(5)

where and , are known as free energy for individual layers. denotes the entropy of the variational distribution and

denotes the Kullback-Leibler divergence between

and . According to the model definition, both and are Gaussian processes. The variational distribution of

is typically parameterized as a Gaussian distribution

.

3 Variational Auto-Encoded Model

Damianou & Lawrence (2013) provides a tractable variational inference method for DGP by deriving a closed-form lower bound of the marginal likelihood. While successfully demonstrating strengths of DGP, the experiments that they show are limited to very small scales (hundreds of datapoints). The limitation on scalability is mostly due to the computational expensive covariance matrix inversion and the large number of variational parameters (growing linearly with the size of data).

To scale up DGP to handle large datasets, we propose a new deep generative model, by augmenting DGP with a variationally auto-encoded inference mechanism. We refer to this inference mechanism as a recognition model (see Figure 3). A recognition model provides us with a mechanism for constraining the variational posterior distributions of latent variables. Instead of representing variational posteriors as individual variational parameters, which become a big burden to optimization, we define them as a transformation of observed data. This allows us to reduce the number of parameters for optimization (which no longer grow linearly with the size of data) and to perform fast inference at test time. A similar constraint mechanism has been referred to as a “back-constraint” in the GP literature. Lawrence & Quiñonero Candela (2006)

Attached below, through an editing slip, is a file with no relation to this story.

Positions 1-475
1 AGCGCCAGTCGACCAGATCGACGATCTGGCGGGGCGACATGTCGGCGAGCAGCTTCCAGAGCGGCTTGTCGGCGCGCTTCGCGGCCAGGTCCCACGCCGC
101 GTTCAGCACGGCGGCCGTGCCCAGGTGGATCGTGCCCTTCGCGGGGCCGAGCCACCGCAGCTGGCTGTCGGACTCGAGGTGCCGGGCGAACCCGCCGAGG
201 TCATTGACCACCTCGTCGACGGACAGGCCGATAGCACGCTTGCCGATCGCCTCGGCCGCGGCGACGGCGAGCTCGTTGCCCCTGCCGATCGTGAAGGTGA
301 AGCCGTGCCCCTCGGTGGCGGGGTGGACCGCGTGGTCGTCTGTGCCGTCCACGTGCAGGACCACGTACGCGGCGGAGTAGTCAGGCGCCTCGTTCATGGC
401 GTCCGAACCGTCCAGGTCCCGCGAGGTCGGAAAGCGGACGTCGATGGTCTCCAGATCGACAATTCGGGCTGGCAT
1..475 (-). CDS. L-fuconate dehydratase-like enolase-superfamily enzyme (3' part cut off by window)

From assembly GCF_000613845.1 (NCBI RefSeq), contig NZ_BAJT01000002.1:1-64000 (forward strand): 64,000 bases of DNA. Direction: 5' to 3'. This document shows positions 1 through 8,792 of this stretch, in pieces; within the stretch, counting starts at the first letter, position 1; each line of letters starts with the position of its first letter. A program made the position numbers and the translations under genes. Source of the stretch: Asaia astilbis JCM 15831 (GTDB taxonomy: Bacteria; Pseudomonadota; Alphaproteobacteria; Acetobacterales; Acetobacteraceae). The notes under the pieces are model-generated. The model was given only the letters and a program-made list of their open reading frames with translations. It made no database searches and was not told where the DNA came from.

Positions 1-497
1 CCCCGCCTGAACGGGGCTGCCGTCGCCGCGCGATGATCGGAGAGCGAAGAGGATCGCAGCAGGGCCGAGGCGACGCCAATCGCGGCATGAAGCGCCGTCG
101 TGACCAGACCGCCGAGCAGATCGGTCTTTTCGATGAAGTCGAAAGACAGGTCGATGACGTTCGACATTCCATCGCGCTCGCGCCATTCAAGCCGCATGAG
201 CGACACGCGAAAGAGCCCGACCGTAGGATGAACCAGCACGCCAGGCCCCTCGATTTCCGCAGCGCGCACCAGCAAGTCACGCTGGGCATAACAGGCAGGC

constrained the latent inputs of a GP with a parametric model to enforce local distance preservation in the inputs;

Ek et al. (2008) followed the same approach for constraining the latent space with information from additional views of the data. Our formulation differs from the above in that we rather constrain a whole latent posterior distribution through the variational parameters. Damianou & Lawrence (2015) also constrained the posterior, but this was achieved using a direct specific parameterization for that distribution, making this back-constraint grow with the number of inputs. Another difference to the previous approaches is that we consider deep hierarchies of latent spaces and, consequently, of recognition models. Our constraint mechanism is more similar to that of other variationally auto-encoded models, such as (Salakhutdinov & Hinton, 2008; Snoek et al., 2012a; Kingma & Welling, 2013; Mnih & Gregor, 2014; Rezende et al., 2014). The main differences with our work is that are that we have a Bayesian non-parametric generative model and a closed-form variational lower bound. This enables us to be Bayesian when inferring the generative distribution and avoids sampling from variational posterior distributions.